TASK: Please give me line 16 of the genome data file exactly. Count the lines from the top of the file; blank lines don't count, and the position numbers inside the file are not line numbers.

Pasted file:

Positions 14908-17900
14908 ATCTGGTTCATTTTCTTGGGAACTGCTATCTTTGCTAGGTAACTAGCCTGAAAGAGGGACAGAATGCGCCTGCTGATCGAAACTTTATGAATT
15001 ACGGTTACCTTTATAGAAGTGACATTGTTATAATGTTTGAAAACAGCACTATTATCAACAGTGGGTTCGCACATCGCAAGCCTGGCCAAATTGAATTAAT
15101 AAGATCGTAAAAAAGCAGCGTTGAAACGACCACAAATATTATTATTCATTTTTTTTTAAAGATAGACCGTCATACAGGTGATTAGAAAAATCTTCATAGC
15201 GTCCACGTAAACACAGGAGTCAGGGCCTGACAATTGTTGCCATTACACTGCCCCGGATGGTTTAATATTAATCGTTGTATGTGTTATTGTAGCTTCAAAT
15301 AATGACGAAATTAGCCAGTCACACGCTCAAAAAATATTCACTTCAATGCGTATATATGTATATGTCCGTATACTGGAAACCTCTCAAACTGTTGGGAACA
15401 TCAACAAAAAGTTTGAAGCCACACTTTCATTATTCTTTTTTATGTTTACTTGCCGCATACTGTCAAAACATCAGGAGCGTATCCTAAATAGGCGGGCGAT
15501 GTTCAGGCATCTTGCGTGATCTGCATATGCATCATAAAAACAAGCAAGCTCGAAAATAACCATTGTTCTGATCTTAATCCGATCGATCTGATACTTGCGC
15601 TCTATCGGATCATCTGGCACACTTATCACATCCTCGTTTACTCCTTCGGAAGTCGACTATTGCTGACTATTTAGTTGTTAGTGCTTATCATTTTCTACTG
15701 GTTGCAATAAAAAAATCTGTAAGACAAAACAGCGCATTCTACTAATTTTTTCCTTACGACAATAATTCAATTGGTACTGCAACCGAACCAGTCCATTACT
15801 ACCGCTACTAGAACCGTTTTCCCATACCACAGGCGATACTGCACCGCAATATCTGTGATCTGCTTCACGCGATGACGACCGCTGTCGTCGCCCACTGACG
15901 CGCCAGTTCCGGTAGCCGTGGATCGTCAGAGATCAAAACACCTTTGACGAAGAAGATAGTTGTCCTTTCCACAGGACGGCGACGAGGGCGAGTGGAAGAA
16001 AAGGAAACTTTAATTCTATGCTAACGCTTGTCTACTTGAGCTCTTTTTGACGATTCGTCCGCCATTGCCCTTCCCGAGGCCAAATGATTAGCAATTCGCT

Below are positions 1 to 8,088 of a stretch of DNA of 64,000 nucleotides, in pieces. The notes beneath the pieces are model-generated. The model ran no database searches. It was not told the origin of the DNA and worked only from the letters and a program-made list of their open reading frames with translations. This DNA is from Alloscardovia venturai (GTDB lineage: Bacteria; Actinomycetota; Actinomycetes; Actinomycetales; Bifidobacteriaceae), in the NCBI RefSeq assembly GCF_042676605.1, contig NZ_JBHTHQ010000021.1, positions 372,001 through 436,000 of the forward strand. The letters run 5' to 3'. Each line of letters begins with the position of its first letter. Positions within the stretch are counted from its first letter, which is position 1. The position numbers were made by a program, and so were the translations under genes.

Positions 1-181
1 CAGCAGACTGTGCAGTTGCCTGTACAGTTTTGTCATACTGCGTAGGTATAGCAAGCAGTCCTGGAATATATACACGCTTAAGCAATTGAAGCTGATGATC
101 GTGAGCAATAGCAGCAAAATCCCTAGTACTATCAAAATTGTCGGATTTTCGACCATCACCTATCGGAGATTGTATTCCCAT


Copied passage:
1 CAGCAGACTGTGCAGTTGCCTGTACAGTTTTGTCATACTGCGTAGGTATAGCAAGCAGTCCTGGAATATATACACGCTTAAGCAATTGAAGCTGATGATC